The tanking that I'm talking about has to do with the attitude of the fan. It's not an organizational decree for the team, but a personal lens for their viewer, a new perspective with which to approach each game. To watch games through this lens will be unconventional, counterintuitive, and sometimes unsatisfying, but it might pay off in the long run. To watch game through the opposite lens is to keep doing what you've probably been doing all year, and that's to cheer on your favourite team, take pleasure in wins, and take Valium after losses. How you want to experience Raptors games for the rest of the season is up to you, but here are some pros and cons to help you decide.

To Tank

Mandate: You want individual players to develop and play well, but you root for the team to lose as many games as possible, and ideally have the worst record in the league.

Pro: You'll rarely be disappointed by the kinds of close losses that have plagued the team, or any losses in general. You might sometimes be slightly unhappy with a close win...but who are we kidding, that will never happen. The more likely scenario is you and your friend having a conversation like:

You: "Oh no! The Raptors are up by 15 with 6 minutes left in the 4th!"

Friend: "Don't worry, man, the Raps are never out of [losing] it."

That kind of confidence in your team's losing ability might provide some (even if limited) satisfaction, but since in this situation, the worst thing the Raptors can do is win, the disappointment won't be nearly as devastating as this. (link to Rudy Gay not this guy) Or this. (link to Kobe). Or this. (link to something this season - this should come first)

Pro: The team might keep its 1st round pick next season and make a solid addition to the roster, leading to several seasons of legitimate satisfaction for fans. Ideally, this situations would come with a caveat of throwing away the 2012-2013 season and hopefully trading Calderon, Bargnani, and amnestying Amir Johnson. On top of all this, crushing injuries like Lowry's are easier to swallow.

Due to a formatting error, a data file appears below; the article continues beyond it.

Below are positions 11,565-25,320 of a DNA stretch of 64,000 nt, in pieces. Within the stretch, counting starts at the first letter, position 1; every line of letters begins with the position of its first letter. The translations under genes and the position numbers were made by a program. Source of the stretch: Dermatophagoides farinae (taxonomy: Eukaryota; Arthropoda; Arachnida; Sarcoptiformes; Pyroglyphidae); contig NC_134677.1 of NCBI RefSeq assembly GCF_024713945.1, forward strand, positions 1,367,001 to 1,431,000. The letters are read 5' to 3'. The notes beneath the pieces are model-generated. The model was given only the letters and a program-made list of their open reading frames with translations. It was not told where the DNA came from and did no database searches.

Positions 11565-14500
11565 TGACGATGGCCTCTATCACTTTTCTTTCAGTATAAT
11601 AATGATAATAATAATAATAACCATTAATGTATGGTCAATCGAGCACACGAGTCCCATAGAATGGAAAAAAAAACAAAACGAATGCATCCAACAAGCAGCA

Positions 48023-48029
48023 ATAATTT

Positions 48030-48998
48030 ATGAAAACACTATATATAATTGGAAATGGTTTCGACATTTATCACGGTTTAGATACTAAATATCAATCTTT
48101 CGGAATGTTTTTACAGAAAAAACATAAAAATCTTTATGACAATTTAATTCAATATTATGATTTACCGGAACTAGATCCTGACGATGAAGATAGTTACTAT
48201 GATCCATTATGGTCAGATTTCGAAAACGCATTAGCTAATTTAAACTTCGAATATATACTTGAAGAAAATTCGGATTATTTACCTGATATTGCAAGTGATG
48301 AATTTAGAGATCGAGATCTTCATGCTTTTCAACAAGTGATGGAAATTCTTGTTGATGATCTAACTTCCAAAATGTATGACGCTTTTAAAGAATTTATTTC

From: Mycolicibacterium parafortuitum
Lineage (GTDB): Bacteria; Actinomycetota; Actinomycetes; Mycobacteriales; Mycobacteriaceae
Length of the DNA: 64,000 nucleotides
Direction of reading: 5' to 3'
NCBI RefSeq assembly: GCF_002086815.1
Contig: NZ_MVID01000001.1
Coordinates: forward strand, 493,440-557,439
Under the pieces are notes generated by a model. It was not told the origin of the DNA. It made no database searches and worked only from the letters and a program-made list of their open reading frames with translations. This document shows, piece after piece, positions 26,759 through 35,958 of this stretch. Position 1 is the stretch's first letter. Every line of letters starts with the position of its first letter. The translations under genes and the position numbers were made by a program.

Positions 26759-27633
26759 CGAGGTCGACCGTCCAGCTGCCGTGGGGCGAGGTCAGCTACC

Con: Your real enjoyment won't come until the lottery is determined. Rooting for your favourite team to lose is pretty unsatisfying, even if you come to terms with the reasoning behind it, so the real triumph won't be until you know the tank has worked.

Not To Tank

Mandate: You're too big of a fan to ever cheer for the Raptors to lose, and you celebrate every win like the beginning of a 20 game win streak. Ideally, the Raptors will show enough promise this season that losing the 1st round pick won't matter.

Pro: Wins will bring you regular amounts of satisfaction, and you won't feel alienated from the franchise base. You'll be able go to games and cheer on made baskets like a normal person. This sounds fun.

Pro: You still cheer for the Raptors to make good moves for the future (trading Calderon, Bargnani, etc.), and for young players like Valanciunas to develop, but you never have to feel guilty about why you want Terrence Ross to play 40 minutes. You retain your integrity.

Con: You could potentially be crushed by loss after loss, braving through a horrible season only to lose the pick and have to do it all over again. You also might develop extreme frustration with the team, as well as find it hard to deal with injuries to players like Lowry or Bargs.

Though both viewpoints are valid, I'm all in on the tank, even with the team's latest win streak. I've always wanted a rebuilding period, and this may be the closest the team ever gets while under Colangelo, who's always been a "win now" kind of guy, despite some supposed "rebuilding" attempts. Whichever way you choose to watch the rest of the season, if you're even watching at all, keep in mind that the lottery is called that for a reason, and the Raptors could have the worst record in the league and still lose their pick. More realistically, if the Raps stay somewhere around the bottom 6, the worst odds they'll have is 1 in 4. Some might argue that's too small, but that's better than zero. So what'll it be?

So..

Shall we tank?

DRAGOS NICA